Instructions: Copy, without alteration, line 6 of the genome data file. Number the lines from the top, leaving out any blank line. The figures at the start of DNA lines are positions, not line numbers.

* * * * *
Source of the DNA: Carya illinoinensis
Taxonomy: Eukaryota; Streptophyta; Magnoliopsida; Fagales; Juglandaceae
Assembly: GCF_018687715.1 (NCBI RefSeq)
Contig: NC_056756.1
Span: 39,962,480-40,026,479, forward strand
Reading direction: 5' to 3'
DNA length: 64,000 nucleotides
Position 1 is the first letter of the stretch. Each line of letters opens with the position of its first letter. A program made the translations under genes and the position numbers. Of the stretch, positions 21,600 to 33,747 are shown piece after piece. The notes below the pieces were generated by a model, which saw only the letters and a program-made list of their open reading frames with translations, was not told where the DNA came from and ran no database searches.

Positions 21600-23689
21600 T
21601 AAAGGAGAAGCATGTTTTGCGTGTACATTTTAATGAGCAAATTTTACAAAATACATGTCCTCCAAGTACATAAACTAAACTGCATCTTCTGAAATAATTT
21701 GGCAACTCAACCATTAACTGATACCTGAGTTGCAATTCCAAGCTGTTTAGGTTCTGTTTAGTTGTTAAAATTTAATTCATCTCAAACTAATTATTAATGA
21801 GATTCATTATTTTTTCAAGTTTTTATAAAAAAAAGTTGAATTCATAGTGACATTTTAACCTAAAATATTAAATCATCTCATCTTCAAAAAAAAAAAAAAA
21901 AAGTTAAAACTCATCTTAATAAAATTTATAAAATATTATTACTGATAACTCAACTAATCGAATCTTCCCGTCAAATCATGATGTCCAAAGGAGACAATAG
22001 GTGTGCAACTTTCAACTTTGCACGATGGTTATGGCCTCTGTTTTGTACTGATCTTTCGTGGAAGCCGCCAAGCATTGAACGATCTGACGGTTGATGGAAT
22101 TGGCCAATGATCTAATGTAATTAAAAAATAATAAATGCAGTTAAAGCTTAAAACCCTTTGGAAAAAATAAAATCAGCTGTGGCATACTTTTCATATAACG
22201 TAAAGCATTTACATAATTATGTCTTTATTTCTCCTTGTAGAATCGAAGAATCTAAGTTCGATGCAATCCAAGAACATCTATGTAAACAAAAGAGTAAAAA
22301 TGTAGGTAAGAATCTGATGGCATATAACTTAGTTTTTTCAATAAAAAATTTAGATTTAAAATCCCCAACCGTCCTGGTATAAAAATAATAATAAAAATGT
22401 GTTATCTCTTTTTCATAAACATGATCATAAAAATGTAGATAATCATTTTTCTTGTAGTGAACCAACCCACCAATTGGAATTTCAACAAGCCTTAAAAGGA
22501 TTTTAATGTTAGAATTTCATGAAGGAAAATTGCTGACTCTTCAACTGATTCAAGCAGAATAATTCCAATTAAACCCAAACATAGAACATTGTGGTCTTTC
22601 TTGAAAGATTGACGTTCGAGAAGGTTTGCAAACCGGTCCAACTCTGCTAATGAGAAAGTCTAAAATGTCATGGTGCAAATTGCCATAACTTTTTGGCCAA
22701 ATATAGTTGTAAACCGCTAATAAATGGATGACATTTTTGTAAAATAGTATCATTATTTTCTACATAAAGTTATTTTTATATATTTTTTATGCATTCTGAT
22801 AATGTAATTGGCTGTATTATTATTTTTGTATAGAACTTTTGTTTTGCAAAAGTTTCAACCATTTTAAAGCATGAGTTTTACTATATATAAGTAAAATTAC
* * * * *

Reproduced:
Reading direction: 5' to 3'